The National Institute of Neurological Disorders and Stroke, part of the National Institutes of Health, is looking for individuals to participate in clinical studies. Participating in clinical trials allows you to play an active role in research on the nature and causes of many disorders of the brain and nervous system, and to possibly help physician-scientists develop future treatments. The information below is designed to help you quickly learn about actively recruiting research studies for which you or someone you know may be eligible.

Description:

The Investigators aim for a 10-month data collection period for TBI patients across the spectrum from concussion to coma with a limited 3-month follow up and extensive 6-, 12-, and 24-month follow ups. Patient enrollment will occur in three high-volume TBI Centers (SFGH, UPMC, UMCB) and a TBI Rehabilitation Center (MSMC). These Centers have a long track record of multi-center TBI research experience as well as existing infrastructure for rapid start-up and sustained enrollment. All patients admitted acutely with a history of external force injury to the head with a head CT performed in the emergency department are eligible for enrollment. Head CTs are performed according to the American College of Emergency Physicians (ACEP) and the Centers for Disease Control and Prevention (CDC) Guidelines for neuroimaging and decision making in TBI. These Guidelines are already in place at the participating Centers and are used to determine which patients will receive a non-contrast head CT scan as part of their initial evaluation. Patients will not be excluded based on age, race, gender, ethnicity, substance abuse, or prior psychiatric history to provide a population-based sample of of TBI subjects across the injury spectrum from concussion to coma. Study Components (Ref: NIH-NINDS TBI Common Data Elements): 1. Clinical Care and Demographic Data Collection. Variables include: date and time of injury, mechanism of injury, acute laboratory values and vital signs, neurological evaluations, surgical interventions, hospital course, morbidity and mortality during acute care. 2. Blood Draw for Proteomic and Genetic Marker Analyses. Blood samples will be drawn within 24 hours of injury. Plasma will be spun and separated from whole blood. Both plasma and whole blood samples will be banked centrally under -80 degrees Celsius at the University of California, San Francisco (UCSF) DNA Bank. 3. 3-Tesla (3T) Magnetic Resonance Imaging. A 3T Research MRI will be completed on a subset of patients able to return 1-2 weeks post-injury. 4. 3-Month Follow Up. The Glasgow Outcome Scale - Extended (GOS-E) and neurological symptoms inventory will be administered to patients over the phone 3 months post-injury. 5. 6-, 12-, and 24-Month Neurocognitive Assessment. Standardized measures from all designated CORE domains for outcome after TBI by TBI-CDEs, which include: global recovery, functional outcome, psychological impairment, post-traumatic stress disorder (PTSD), and quality of life, will be administered to the participant. The investigators anticipate that this project has the potential to substantially advance and revolutionize clinical research in TBI. Repositories for neuroimaging, proteomic, and genetic biomarkers will facilitate the evolving field of these emerging technologies in TBI. Recent Publications: Yue JK, Vassar MJ, Lingsma H, Cooper SR, Yuh EL, Mukherjee P, Puccio AM, Gordon W, Okonkwo DO, Valadka A, Schnyer DM, Maas A, Manley GT; TRACK-TBI Investigators. Transforming Research and Clinical Knowledge in Traumatic Brain Injury (TRACK-TBI) Pilot: Multicenter Implementation of the Common Data Elements for Traumatic Brain Injury. J Neurotrauma. 2013 Nov 15;30(22):1831-44. Dams-O'Connor K, Spielman L, Singh A, Gordon WA, Lingsma HF, Maas AI, Manley GT, Mukherjee P, Okonkwo DO, Puccio AM, Schnyer DM, Valadka AB, Yue JK, Yuh EL; TRACK-TBI Investigators. The Impact of Prior Traumatic Brain Injury on Health and Functioning: a TRACK-TBI Study. J Neurotrauma. 2013 Dec 15;30(24):2014-20. McMahon PJ, Hricik AJ, Yue JK, Puccio AM, Inoue T, Lingsma H, Beers SR, Gordon W, Valadka, A, Manley GT, Okonkwo DO; TRACK-TBI Investigators. Symptomatology and Functional Outcome in Mild Traumatic Brain Injury: Results from the Prospective TRACK-TBI Study. J Neurotrauma. 2013 Oct 31. [Epub ahead of print] Diaz-Arrastia R, Wang KK, Papa L, Sorani MD, Yue JK, Puccio AM, McMahon PJ, Inoue T, Yuh EL, Lingsma H, Maas A, Valadka A, Okonkwo DO, Manley GT; TRACK-TBI Investigators. Acute Biomarkers of Traumatic Brain Injury: Relationship Between Plasma Levels of Ubiquitin C-Terminal Hydrolase-L1 (UCH-L1) and Glial Fibrillary Acidic Protein (GFAP). J Neurotrauma. 2013 Oct 9. [Epub ahead of print] Okonkwo DO, Yue JK, Puccio AM, Panczykowski D, Inoue T, McMahon PJ, Sorani MD, Yuh EL, Lingsma H, Maas A, Valadka A, Manley GT; TRACK-TBI Investigators. GFAP-BDP as an Acute Diagnostic Marker of Traumatic Brain Injury: Results from the Prospective TRACK-TBI Study. J Neurotrauma. 2013 Sep 1;30(17):1490-7. Yuh EL, Mukherjee P, Lingsma HF, Yue JK, Ferguson AR, Gordon WA, Valadka AB, Schnyer DM, Okonkwo DO, Maas AI, Manley GT; TRACK-TBI Investigators. Magnetic Resonance Imaging Improves 3-Month Outcome Prediction in Mild Traumatic Brain Injury. Ann Neurol. 2013 Feb;73(2):224-35.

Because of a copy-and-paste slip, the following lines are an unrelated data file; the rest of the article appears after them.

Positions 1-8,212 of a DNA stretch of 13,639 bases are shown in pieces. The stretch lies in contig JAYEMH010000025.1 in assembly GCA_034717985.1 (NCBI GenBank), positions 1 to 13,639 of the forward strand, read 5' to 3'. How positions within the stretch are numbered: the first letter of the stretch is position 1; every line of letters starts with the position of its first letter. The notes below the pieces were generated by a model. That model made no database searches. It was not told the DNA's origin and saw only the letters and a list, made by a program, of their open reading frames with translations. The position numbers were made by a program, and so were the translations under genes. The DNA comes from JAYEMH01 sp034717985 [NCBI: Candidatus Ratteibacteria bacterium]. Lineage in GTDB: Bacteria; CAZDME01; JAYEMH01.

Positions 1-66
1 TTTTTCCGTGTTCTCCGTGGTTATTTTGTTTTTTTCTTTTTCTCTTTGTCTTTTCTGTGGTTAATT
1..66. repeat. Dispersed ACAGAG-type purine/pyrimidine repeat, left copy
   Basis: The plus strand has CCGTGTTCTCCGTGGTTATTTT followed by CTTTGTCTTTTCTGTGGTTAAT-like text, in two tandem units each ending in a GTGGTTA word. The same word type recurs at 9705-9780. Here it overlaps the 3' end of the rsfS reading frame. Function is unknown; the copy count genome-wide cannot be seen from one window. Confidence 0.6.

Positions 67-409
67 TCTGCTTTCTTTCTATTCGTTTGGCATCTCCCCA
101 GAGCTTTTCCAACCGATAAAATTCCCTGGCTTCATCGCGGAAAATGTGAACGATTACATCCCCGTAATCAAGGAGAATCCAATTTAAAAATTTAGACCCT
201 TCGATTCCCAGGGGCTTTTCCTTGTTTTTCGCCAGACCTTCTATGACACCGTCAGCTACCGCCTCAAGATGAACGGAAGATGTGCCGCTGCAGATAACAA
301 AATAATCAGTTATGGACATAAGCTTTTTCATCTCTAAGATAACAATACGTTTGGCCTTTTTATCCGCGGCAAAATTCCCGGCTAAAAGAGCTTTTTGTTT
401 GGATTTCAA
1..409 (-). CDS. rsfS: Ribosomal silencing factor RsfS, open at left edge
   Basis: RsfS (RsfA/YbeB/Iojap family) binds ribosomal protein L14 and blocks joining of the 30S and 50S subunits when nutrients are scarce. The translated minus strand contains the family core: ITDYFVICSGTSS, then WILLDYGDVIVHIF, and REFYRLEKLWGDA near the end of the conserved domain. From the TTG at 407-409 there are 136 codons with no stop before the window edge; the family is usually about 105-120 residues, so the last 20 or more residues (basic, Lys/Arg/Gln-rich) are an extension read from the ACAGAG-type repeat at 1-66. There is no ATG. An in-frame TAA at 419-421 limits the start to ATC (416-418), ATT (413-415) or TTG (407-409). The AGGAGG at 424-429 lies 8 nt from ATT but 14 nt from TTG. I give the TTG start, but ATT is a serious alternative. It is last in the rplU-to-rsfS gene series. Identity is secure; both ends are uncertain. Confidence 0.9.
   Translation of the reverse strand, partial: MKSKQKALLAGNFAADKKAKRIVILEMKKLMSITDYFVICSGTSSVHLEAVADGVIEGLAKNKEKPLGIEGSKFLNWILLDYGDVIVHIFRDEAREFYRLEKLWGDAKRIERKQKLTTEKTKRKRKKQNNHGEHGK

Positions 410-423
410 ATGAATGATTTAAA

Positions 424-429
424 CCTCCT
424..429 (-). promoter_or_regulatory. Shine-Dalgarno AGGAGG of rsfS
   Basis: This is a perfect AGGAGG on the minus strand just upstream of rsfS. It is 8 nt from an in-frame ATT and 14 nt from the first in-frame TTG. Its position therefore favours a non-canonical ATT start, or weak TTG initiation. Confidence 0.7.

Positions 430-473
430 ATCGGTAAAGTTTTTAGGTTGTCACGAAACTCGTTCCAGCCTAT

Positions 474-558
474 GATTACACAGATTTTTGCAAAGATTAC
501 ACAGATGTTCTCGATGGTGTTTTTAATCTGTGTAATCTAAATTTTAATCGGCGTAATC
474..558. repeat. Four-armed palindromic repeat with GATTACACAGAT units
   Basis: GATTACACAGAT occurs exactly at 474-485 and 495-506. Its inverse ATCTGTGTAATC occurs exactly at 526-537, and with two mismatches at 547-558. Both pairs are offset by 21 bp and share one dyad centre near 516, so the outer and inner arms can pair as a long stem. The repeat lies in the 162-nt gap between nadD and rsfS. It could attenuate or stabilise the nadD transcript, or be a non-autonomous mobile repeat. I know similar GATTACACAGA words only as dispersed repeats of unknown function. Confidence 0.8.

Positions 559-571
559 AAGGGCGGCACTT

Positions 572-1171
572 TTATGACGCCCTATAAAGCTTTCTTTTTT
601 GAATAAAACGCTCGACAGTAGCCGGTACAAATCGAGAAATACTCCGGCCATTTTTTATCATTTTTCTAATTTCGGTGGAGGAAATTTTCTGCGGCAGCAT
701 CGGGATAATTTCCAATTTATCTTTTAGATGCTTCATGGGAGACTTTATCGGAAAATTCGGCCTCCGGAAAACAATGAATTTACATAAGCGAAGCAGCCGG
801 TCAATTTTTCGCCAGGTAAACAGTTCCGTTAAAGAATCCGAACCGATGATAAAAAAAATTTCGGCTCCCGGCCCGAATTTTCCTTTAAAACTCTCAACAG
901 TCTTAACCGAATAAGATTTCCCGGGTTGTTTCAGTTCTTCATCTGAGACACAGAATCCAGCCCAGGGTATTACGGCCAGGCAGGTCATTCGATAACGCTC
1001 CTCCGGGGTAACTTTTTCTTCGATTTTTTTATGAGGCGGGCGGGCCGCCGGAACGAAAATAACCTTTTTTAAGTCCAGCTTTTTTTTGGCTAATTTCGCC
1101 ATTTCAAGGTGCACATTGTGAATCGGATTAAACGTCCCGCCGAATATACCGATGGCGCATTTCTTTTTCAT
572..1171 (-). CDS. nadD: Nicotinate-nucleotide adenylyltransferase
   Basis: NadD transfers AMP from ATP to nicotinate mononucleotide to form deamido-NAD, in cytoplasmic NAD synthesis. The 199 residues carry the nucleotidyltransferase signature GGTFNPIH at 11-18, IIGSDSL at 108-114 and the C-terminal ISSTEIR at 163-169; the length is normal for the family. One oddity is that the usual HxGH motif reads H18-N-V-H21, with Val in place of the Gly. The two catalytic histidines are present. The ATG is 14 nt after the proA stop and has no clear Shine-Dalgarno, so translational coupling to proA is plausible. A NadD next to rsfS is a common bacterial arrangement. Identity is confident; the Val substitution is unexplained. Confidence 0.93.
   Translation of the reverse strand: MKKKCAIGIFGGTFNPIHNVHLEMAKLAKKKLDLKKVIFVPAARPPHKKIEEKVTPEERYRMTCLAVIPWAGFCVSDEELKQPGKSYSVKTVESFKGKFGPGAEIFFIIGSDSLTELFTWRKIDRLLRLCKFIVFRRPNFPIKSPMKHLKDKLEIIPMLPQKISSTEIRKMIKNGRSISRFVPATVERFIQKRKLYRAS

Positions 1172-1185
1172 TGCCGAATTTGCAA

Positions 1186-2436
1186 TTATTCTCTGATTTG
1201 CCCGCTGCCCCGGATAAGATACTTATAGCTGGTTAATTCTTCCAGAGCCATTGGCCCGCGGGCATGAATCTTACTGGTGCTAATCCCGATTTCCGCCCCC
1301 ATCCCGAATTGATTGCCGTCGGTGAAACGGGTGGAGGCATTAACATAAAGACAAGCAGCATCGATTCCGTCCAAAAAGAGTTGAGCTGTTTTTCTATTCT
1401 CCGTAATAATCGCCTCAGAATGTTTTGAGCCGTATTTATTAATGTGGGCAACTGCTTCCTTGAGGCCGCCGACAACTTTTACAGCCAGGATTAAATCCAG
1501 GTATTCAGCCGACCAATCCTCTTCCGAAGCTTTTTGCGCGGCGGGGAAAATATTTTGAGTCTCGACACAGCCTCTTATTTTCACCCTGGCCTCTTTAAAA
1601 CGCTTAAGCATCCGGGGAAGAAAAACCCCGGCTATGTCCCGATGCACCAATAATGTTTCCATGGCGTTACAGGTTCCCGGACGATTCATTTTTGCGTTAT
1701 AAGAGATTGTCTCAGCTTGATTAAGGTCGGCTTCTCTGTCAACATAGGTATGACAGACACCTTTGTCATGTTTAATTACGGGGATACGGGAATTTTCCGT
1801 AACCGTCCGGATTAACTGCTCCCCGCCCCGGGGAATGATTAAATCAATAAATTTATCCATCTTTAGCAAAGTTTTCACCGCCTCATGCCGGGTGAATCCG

Eligibility Criteria:

Inclusion Criteria: - Presentation to Emergency Department 24 hours post-injury - Custody or Incarceration - 5150 Psychiatric Hold Component-Specific Exclusion Criteria: MRI: Pregnant or may be pregnant; younger than 8 years old; those who have cardiac pacemakers, neural pacemakers, surgical clips in the brain or blood vessels, surgically implanted metal plates, screws or pins, cochlear implants, intrauterine devices (IUDs), or metal objects in their body, especially in the eye. Persons with a history of claustrophobia are excluded from this procedure.

Study Design:

Study Location:

Multiple U.S. Locations